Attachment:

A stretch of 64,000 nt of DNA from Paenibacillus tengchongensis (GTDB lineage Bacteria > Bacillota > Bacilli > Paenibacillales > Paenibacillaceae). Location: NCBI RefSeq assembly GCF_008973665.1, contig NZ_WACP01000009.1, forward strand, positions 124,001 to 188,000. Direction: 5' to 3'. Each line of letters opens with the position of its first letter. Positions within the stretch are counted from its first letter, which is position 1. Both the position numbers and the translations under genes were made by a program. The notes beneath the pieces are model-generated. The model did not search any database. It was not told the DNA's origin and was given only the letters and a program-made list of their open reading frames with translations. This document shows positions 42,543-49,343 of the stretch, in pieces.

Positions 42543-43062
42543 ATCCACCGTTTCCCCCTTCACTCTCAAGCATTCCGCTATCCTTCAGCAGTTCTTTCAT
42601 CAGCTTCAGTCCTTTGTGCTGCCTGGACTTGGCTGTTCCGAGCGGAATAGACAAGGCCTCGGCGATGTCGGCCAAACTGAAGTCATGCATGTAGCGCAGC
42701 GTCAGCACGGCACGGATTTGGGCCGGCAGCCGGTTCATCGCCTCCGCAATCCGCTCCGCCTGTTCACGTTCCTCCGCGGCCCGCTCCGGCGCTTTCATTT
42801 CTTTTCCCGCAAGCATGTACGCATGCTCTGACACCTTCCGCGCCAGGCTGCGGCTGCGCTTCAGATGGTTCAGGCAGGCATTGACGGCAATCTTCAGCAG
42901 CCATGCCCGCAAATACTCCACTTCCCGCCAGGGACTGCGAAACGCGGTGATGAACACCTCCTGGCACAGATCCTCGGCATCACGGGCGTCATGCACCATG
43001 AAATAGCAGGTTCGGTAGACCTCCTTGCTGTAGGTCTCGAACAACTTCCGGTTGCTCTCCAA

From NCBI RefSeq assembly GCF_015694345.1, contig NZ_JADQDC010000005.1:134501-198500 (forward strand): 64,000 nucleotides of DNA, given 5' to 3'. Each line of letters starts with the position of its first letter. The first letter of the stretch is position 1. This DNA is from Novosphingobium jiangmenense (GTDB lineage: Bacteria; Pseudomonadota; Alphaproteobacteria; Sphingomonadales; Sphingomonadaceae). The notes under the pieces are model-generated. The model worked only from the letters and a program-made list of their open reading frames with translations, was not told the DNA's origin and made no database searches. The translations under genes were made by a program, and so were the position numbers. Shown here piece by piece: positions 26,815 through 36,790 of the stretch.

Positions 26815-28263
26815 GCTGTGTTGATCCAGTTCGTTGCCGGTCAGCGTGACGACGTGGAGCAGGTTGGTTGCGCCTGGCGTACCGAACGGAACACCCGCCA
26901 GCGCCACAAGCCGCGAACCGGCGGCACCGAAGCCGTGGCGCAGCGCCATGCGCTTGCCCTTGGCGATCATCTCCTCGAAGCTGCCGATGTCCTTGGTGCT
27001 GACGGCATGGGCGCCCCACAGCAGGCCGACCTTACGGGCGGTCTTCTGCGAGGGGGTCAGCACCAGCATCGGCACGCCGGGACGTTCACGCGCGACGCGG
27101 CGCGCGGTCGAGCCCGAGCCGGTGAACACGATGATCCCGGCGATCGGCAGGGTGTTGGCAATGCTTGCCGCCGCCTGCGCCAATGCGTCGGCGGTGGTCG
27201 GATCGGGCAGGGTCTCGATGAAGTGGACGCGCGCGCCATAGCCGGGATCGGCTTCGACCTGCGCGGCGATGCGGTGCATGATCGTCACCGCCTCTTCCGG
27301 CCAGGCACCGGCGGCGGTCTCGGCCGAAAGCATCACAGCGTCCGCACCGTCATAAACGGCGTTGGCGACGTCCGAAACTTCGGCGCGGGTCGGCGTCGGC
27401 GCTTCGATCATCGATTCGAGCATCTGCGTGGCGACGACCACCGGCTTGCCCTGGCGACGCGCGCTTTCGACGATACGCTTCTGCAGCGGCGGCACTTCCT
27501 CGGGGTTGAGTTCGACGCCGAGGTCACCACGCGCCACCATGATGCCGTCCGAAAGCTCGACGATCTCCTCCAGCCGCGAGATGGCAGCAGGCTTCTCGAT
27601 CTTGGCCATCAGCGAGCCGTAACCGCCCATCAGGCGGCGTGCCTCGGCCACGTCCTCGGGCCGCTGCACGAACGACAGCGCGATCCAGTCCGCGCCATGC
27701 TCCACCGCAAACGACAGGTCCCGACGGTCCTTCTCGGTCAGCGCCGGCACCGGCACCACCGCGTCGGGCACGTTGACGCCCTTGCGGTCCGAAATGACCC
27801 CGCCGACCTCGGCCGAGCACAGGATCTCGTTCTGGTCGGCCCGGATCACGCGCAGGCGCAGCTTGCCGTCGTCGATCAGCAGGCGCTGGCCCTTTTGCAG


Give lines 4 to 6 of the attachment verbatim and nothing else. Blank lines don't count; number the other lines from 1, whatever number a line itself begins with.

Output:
42601 CAGCTTCAGTCCTTTGTGCTGCCTGGACTTGGCTGTTCCGAGCGGAATAGACAAGGCCTCGGCGATGTCGGCCAAACTGAAGTCATGCATGTAGCGCAGC
42701 GTCAGCACGGCACGGATTTGGGCCGGCAGCCGGTTCATCGCCTCCGCAATCCGCTCCGCCTGTTCACGTTCCTCCGCGGCCCGCTCCGGCGCTTTCATTT
42801 CTTTTCCCGCAAGCATGTACGCATGCTCTGACACCTTCCGCGCCAGGCTGCGGCTGCGCTTCAGATGGTTCAGGCAGGCATTGACGGCAATCTTCAGCAG